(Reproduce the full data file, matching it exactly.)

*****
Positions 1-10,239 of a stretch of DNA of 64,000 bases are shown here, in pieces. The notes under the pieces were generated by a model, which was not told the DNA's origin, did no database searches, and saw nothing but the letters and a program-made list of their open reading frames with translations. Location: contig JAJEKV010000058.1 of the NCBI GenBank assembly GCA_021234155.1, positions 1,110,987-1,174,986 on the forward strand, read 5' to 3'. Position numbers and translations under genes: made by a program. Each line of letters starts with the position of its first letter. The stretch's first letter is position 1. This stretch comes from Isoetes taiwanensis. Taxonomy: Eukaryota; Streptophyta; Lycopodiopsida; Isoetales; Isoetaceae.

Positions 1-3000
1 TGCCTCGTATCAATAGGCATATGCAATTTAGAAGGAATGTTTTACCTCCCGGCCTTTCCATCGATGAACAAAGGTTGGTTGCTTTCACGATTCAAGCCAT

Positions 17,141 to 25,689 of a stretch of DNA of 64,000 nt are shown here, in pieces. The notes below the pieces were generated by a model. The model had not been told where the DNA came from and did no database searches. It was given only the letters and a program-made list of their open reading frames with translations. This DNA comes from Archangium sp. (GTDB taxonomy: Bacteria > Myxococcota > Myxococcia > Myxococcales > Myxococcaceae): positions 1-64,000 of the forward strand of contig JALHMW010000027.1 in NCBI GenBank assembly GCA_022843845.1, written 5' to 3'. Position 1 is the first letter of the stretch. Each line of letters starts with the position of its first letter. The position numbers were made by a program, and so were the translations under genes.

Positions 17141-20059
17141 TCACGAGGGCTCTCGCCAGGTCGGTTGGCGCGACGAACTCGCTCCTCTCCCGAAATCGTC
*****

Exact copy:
Positions 1-10,239 of a stretch of DNA of 64,000 bases are shown here, in pieces. The notes under the pieces were generated by a model, which was not told the DNA's origin, did no database searches, and saw nothing but the letters and a program-made list of their open reading frames with translations. Location: contig JAJEKV010000058.1 of the NCBI GenBank assembly GCA_021234155.1, positions 1,110,987-1,174,986 on the forward strand, read 5' to 3'. Position numbers and translations under genes: made by a program. Each line of letters starts with the position of its first letter. The stretch's first letter is position 1. This stretch comes from Isoetes taiwanensis. Taxonomy: Eukaryota; Streptophyta; Lycopodiopsida; Isoetales; Isoetaceae.

Positions 1-3000
1 TGCCTCGTATCAATAGGCATATGCAATTTAGAAGGAATGTTTTACCTCCCGGCCTTTCCATCGATGAACAAAGGTTGGTTGCTTTCACGATTCAAGCCAT

Positions 17,141 to 25,689 of a stretch of DNA of 64,000 nt are shown here, in pieces. The notes below the pieces were generated by a model. The model had not been told where the DNA came from and did no database searches. It was given only the letters and a program-made list of their open reading frames with translations. This DNA comes from Archangium sp. (GTDB taxonomy: Bacteria > Myxococcota > Myxococcia > Myxococcales > Myxococcaceae): positions 1-64,000 of the forward strand of contig JALHMW010000027.1 in NCBI GenBank assembly GCA_022843845.1, written 5' to 3'. Position 1 is the first letter of the stretch. Each line of letters starts with the position of its first letter. The position numbers were made by a program, and so were the translations under genes.

Positions 17141-20059
17141 TCACGAGGGCTCTCGCCAGGTCGGTTGGCGCGACGAACTCGCTCCTCTCCCGAAATCGTC